Encouraging Communication
Its critical for the landowner and tenant to at least understand the priorities, capabilities, and limitations of the other party. Provisions that require communication can help spur conversations about climate change and extreme climate events and aid in the development of plans for adapting and mitigating climate change.

The Landlord and Tenant agree to conduct joint inspections of the Premises on an _______ basis at minimum. This provision shall not be construed as limiting the Landlord’s right to enter the property under other sections of this lease. At the time of inspection the parties shall review and, if need be, update the established conservation plan and agree on major repairs and improvements.

Crop Insurance Transparency
It’s important for landowners to understand the types of crop insurance available and their potential impact on farm practices that could exacerbate climate change or make the land more vulnerable to extreme climatic events. This provision require a tenant to inform the landowner of the types of insurance policies they have. It is then up to the landowner to understand the potential side effects of such policies and address concerns with the tenant.

Tenant shall provide Landowner with a report of all crop insurance and other risk management policies in which the leased property is enrolled.

Tenant shall notify Landowner of any crop insurance claims or claims from other risk management policies within 30 days of making such a claim.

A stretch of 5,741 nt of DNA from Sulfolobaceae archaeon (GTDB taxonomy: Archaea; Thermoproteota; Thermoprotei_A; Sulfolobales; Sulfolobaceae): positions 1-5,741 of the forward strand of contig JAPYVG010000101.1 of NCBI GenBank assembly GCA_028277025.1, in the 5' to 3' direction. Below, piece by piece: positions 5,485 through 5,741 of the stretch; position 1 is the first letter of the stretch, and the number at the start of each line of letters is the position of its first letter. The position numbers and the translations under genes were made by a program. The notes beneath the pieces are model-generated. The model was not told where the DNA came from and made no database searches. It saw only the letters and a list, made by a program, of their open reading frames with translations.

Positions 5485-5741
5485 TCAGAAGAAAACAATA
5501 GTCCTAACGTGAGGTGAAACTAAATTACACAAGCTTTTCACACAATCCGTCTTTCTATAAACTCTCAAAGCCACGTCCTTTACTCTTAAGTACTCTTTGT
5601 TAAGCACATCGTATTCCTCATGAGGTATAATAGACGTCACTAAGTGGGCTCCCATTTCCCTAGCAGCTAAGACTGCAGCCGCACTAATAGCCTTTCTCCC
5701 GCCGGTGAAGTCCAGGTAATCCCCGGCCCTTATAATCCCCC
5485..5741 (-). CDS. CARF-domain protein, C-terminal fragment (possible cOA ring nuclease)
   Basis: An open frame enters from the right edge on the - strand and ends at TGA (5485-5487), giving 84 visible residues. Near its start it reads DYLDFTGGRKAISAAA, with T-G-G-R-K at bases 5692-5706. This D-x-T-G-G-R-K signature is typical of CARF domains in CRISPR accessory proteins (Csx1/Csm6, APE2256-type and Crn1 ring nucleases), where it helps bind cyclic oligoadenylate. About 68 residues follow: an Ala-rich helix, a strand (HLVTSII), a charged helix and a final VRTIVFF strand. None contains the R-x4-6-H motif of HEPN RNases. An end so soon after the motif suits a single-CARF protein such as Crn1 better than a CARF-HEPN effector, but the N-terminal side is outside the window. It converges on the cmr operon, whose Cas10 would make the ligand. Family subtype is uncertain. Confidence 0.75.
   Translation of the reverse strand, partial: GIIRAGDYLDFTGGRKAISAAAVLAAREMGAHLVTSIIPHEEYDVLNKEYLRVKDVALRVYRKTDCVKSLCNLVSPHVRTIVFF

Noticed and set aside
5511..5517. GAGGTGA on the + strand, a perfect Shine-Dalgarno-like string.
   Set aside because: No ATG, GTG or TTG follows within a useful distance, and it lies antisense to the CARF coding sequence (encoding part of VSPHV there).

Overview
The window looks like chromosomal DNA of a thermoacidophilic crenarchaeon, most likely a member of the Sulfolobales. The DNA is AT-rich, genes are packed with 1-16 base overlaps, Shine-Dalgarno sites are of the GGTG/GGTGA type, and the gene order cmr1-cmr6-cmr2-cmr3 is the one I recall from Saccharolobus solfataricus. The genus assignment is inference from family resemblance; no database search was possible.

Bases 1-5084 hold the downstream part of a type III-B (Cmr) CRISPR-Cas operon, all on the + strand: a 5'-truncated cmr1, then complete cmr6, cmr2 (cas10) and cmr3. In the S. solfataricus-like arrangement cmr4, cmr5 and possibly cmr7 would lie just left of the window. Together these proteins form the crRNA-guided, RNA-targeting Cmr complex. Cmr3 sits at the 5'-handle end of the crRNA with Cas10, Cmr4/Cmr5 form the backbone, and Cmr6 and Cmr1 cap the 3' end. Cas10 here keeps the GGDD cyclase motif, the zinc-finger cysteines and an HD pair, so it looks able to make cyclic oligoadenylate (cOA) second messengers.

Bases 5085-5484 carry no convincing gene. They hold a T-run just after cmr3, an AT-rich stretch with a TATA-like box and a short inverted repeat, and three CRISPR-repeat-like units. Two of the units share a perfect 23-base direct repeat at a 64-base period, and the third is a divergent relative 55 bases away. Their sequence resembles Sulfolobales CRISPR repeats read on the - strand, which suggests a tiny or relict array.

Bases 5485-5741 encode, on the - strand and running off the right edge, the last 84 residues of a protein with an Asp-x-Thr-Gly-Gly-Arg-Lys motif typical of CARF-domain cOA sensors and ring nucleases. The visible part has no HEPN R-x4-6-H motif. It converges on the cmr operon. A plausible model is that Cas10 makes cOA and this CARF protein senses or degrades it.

Crop Insurance Considerations for Non-Operating Landowners in the Face of Extreme Weather

Farmers have a number of tools to use in managing agricultural risk. This summary examines the relationship between one of those tools—crop insurance—and extreme weather. The paper focuses on how non-operating landowners (NOLs) might consider the relationship between crop insurance and conservation practices on their farms. Full paper.

Annotated site map for USDA resources and information on climate change and agriculture

Climate change presents real threats to U.S. agricultural production, forest resources, and rural economies. These threats have significant implications not just for farmers, ranchers, and forest landowners, but for all Americans. Land managers across the country are already feeling the pressures of a changing climate and its effects on weather. As these risks continue and amplify, producers will be faced with the challenges of adapting. This resource is a site map of the webpages and resources offered by USDA. We are in the process of adding all of the content to one page, so users can easily scan all of what USDA has to offer.

Extreme Weather Interview Summaries: 18 farmers and non-operating landowners

Eighteen interviews with NOLs, owner operators, tenant farmers, farm management companies, and a public entity were conducted. Interviewees were identified and recruited through existing networks with professionals and agencies including the Soil and Water Conservation Districts (SWCD), Natural Resources Conservation Service (NRCS), Farm Service Agency (FSA), WFAN, several Iowa county Farm Bureaus, and Practical Farmers of Iowa. Interviews were done over the phone, recorded, transcribed, and evaluated to identify themes and issues created by extreme weather and the strategies farmers and landowners are developing to address the ensuing conservation challenges. This resource includes summaries of these interviews.

Written by: Ed Cox on December 2, 2014.
Last revised by: Matt RussellFebruary 1, 2016.